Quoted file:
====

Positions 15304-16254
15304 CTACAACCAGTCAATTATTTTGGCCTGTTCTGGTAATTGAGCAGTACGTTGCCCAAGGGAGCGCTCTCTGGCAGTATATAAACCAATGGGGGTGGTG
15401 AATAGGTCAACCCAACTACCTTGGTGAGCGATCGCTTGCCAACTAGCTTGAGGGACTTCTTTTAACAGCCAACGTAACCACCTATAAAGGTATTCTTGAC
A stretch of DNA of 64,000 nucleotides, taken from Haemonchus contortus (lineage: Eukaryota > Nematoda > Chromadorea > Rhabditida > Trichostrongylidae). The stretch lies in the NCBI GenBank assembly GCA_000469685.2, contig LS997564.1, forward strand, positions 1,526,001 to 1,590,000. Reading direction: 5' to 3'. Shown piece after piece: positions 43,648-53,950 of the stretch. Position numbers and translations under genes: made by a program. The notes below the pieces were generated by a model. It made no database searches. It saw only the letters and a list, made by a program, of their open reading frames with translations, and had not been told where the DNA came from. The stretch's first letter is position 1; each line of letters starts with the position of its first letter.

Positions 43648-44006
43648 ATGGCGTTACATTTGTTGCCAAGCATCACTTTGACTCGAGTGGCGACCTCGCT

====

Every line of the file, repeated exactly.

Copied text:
Positions 15304-16254
15304 CTACAACCAGTCAATTATTTTGGCCTGTTCTGGTAATTGAGCAGTACGTTGCCCAAGGGAGCGCTCTCTGGCAGTATATAAACCAATGGGGGTGGTG
15401 AATAGGTCAACCCAACTACCTTGGTGAGCGATCGCTTGCCAACTAGCTTGAGGGACTTCTTTTAACAGCCAACGTAACCACCTATAAAGGTATTCTTGAC
A stretch of DNA of 64,000 nucleotides, taken from Haemonchus contortus (lineage: Eukaryota > Nematoda > Chromadorea > Rhabditida > Trichostrongylidae). The stretch lies in the NCBI GenBank assembly GCA_000469685.2, contig LS997564.1, forward strand, positions 1,526,001 to 1,590,000. Reading direction: 5' to 3'. Shown piece after piece: positions 43,648-53,950 of the stretch. Position numbers and translations under genes: made by a program. The notes below the pieces were generated by a model. It made no database searches. It saw only the letters and a list, made by a program, of their open reading frames with translations, and had not been told where the DNA came from. The stretch's first letter is position 1; each line of letters starts with the position of its first letter.

Positions 43648-44006
43648 ATGGCGTTACATTTGTTGCCAAGCATCACTTTGACTCGAGTGGCGACCTCGCT